Major Alzheimer’s risk factors harm men more than women

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In a study from the University of Alberta, scientists found that important risk factors in Alzheimer’s disease affect men and women very differently.

They used neuroinformatics to analyze data from 623 older adults over 44 years of their lives, from ages 53 to 97. The data were from the database of the Victoria Longitudinal Study.

The researchers looked at two known Alzheimer’s risk factors—a gene called bridging integrator 1 (BIN1), and vascular health, measured by pulse pressure.

They then compared a known early symptom, episodic memory decline, in men and women. Episodic memory refers to our recollection of everyday events like what we ate for breakfast the previous day.

The team found that for everybody, memory decline was affected negatively by poor vascular health (high pulse pressure).

Second, for those with BIN1 genetic risk, even good pulse pressure couldn’t protect them from memory loss.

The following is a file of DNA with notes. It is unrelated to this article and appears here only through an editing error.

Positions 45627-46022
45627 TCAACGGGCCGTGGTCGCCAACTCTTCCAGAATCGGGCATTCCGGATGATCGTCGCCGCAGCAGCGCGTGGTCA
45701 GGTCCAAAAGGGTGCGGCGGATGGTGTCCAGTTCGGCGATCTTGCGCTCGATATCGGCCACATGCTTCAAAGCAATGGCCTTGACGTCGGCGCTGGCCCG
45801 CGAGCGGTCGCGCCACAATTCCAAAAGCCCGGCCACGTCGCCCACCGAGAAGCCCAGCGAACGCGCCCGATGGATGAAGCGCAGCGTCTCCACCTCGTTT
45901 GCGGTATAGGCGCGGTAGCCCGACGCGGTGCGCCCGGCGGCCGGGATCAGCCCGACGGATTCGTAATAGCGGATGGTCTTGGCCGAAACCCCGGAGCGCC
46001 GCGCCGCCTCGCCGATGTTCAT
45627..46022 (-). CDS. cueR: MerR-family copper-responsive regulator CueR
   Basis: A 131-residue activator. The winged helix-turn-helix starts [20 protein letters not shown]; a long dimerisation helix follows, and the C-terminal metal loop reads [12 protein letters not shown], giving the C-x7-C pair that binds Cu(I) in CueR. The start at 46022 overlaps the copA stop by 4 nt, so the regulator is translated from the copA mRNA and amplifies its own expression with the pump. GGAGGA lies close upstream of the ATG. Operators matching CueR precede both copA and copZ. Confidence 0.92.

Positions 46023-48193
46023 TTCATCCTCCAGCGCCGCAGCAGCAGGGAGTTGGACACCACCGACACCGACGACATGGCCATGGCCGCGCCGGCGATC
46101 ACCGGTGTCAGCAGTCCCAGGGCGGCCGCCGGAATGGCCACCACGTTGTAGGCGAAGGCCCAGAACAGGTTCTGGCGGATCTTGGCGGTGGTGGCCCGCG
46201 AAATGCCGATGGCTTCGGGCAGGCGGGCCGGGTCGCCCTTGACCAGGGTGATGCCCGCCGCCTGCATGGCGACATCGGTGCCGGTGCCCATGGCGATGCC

And third, for men with BIN1 genetic risk as well as poor vascular health, the slopes were a lot steeper, showing a sharp decline in memory, while for women it did not.

This finding is unexpected because women are diagnosed with Alzheimer’s disease more often than men.

There are several reasons for this, one being women live longer than men, but there are other neurobiological and hormonal changes in midlife that also play a role.

The findings showed that these two risk factors don’t have the same impact on women.

The study speaks to the importance of taking differences between men and women into account when diagnosing and treating Alzheimer’s.

According to the team, another complicating factor is that everyone accumulates some risk factors as they age, and there are multiple risk factors that can lead to Alzheimer’s disease.

So there’s not a single risk factor that is going to tell researchers who is going to get it or not—it’s a combination that unfolds over time.

But if they have the right data, they can track and identify who is most at risk.

If you care about Alzheimer’s, please read studies about decreased proteins linked to Alzheimer’s disease, and 5 steps to protect against Alzheimer’s and dementia.

For more information about brain health, please see recent studies that herb rosemary could help fight COVID-19 and Alzheimer’s disease, and results showing this stuff in mouth may help prevent Alzheimer’s.

The study was conducted by Mackenzie Heal et al and published in the Journal of Alzheimer’s Disease.

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